Playing the Man: Manliness and Mesmerism in Richard Marsh's The Beetle
Through an analysis of Richard Marsh's The Beetle (1897), this article explores a link between the practice of mesmerism and Victorian insecurities about the state of masculinity. It argues that The Beetle attempts– through the characterisation of mesmeric power as a dangerous virile energy and suggestibility to trance as effeminate and degenerate– to make a clear but highly unstable distinction between ideal and deviant forms of masculinity. In the process, Marsh's novel illuminates a complex relationship between the permeability of mind, body, and nation that paradoxically serves to both uphold and undermine the virility of the British male subject.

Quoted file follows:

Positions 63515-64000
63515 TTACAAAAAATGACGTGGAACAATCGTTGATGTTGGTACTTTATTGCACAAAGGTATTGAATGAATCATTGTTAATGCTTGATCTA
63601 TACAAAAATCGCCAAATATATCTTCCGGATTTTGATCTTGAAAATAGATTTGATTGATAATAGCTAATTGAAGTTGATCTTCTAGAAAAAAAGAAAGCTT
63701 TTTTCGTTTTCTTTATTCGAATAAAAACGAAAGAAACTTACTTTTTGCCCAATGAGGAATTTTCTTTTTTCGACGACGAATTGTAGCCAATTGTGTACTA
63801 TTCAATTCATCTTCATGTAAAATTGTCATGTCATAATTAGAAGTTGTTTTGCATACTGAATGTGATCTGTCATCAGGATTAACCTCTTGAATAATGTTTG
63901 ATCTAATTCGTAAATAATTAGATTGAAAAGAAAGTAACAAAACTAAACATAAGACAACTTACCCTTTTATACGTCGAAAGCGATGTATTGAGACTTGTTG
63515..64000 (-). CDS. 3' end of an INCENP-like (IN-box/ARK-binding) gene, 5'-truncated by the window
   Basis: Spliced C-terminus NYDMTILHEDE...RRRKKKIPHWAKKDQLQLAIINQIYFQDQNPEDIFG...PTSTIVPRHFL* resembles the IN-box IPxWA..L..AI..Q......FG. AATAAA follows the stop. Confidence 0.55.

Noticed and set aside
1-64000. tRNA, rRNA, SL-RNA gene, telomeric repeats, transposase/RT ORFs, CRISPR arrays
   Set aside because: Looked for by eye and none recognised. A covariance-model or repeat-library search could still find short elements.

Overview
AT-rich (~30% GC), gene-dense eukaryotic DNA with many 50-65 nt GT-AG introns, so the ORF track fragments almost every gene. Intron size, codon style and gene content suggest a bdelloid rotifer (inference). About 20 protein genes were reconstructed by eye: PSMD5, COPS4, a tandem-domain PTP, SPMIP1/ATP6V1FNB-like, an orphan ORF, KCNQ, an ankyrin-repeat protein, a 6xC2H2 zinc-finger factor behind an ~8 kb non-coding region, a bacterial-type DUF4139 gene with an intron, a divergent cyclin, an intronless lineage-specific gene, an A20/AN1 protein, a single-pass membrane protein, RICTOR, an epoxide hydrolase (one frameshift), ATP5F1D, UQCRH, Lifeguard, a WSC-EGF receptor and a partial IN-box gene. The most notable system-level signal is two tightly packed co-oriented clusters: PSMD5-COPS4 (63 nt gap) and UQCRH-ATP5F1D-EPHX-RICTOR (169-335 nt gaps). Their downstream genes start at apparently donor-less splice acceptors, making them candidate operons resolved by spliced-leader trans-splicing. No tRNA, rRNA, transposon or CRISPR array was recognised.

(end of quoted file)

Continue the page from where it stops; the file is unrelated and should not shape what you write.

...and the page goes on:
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Document Type: Research Article
Affiliations: University of British Columbia
Publication date: May 1, 2016
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